We have long taken the view that the “culture” of the UN which plays out in various conference rooms and political processes must itself better promote the norms and values which give hope to constituents and allow them to maintain faith in a system that has not always justified that faith.  The UN will never be perfect any more than its stakeholders will, and that includes tiny organizations like ours.  But the UN does have an obligation, we believe, to keep our collective eye on the prize, a world that has safely backed up from the brink of “hell” currently inflamed by existential threats from climate change, pandemics, plastic-filled oceans and weapons of mass destruction.

This is certainly no easy agenda.  As we on the NGO side are reminded all-too-frequently, the UN is largely what its member states want it to be.  And frankly it is not always clear to us that UN member states are uniformly and sufficiently interested in preserving the health and integrity of this system, a system that most all would affirm the value of (even if only to keep tabs on their adversaries) but where commitments to preventive maintenance are relatively rare.

Here are some of the practices we have witnessed by UN member states (you know who you are) that are both increasingly commonplace and undermining of the integrity of a system that, frankly, cannot tolerate any more shocks to its global reputation:

  • Articulating lopsided and self-interested versions of the “truth” that obsess on issues of national interest while ignoring relevant contexts
  • Demanding that smaller states abide by rules and obligations that seem not to apply in the same way to the more powerful states and their allies
  • Asserting that agreements negotiated under UN auspices are legally (or normatively) binding and then choosing to simply walk away from those that no longer suit national interests
  • Insisting that the UN has a role to play in assisting the internal capacity of states but has little or no authority regarding the internal behavior of states
  • Speaking (even in the Security Council) from the sole vantage point of national interest rather than investing more thought in how to promote the “best interests” of the system
  • Proclaiming the importance of the “liberal international order” without being transparent about the ways in which states – including the so-called guardians of that order – have undermined trust in its institutions and objectives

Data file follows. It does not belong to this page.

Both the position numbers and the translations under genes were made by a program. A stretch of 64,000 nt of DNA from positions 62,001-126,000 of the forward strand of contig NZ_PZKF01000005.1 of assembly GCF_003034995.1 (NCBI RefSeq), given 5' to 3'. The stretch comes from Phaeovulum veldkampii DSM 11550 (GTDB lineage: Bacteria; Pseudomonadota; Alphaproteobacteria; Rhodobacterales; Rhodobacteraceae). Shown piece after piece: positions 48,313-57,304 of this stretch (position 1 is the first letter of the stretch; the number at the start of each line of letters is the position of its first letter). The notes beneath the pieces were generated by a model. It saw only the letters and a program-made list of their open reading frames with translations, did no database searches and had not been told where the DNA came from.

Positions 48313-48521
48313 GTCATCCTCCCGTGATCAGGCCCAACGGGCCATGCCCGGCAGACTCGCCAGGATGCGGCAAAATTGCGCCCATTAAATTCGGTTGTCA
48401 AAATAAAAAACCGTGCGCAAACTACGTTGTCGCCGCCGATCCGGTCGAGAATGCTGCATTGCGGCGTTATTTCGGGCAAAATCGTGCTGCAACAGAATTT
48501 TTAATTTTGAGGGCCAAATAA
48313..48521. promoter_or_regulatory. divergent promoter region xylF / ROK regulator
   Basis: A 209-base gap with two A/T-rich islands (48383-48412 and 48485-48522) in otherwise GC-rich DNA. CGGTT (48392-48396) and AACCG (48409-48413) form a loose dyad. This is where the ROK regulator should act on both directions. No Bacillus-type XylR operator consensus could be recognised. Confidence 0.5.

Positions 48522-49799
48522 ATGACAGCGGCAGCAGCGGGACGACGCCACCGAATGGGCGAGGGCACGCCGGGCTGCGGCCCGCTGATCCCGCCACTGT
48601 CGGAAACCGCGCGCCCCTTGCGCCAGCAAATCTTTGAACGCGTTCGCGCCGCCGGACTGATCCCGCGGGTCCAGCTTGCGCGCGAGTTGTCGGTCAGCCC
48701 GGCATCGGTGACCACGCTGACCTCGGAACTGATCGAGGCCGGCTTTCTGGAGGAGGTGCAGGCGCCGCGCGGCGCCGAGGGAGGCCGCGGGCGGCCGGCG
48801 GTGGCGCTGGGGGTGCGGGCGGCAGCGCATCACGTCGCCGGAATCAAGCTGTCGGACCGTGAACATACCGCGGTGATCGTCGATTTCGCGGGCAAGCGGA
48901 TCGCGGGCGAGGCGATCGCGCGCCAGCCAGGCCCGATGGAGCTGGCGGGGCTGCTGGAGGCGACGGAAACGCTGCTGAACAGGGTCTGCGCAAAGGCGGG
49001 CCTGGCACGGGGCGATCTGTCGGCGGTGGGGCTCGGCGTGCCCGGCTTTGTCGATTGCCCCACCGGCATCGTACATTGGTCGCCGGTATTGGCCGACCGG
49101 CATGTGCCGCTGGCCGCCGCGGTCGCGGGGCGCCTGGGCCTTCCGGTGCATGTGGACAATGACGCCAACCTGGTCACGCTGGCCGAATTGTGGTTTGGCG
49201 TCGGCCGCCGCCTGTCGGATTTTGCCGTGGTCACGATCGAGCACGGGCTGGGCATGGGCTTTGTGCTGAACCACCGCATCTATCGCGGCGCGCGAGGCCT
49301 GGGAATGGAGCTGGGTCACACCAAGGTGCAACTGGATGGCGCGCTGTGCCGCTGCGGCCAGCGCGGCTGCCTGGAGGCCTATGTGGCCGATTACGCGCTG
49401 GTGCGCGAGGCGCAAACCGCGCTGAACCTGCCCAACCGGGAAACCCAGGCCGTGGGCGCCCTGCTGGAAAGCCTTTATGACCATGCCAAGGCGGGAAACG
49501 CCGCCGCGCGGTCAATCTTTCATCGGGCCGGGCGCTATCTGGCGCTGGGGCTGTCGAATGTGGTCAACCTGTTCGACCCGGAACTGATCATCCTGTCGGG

• Advocating the presence of NGOs while blurring the distinction between merely “having a voice,” and actually “having a say”
  • Refusing to acknowledge mistakes and misjudgments while harping on the failures of others

One of the ceremonies I have long been intrigued by are those “renewals of vows” that are most often experienced in the context of marriages but which could certainly be arranged for member states and other stakeholders through the UN General Assembly.   As we have advocated previously, opportunities to publicly reaffirm the values and objectives of this system could encourage and energize global constituents while hopefully causing states that play loosely with the UN’s normative framework to reconsider their approaches and realign national values with those of the Charter.

Whether our various mistakes in language or judgement are “made in error” or “by intention,” it’s past time for us – all of us – to get back on the same page, or at the very least to acknowledge that there is a “page” to which we are all ostensibly accountable, indeed to which we must all be more attentive. If the UN is to avoid becoming another “dead institution,” another pious incarnation of a rapidly-diminished liberal world order, we need to work harder on improving the “culture” of the system itself – not just what’s in it for me, but what’s in it for all.

If we fail in this, prospects for resolving the challenges of climate, weapons, oceans, migration, pandemics and more – challenges that bind us all (whether we like it or not) and require more cooperation and trust than we currently exhibit – will be severely impaired.  And whatever history will eventually be written about us –our priorities, preoccupations and attentions– will surely not be kind.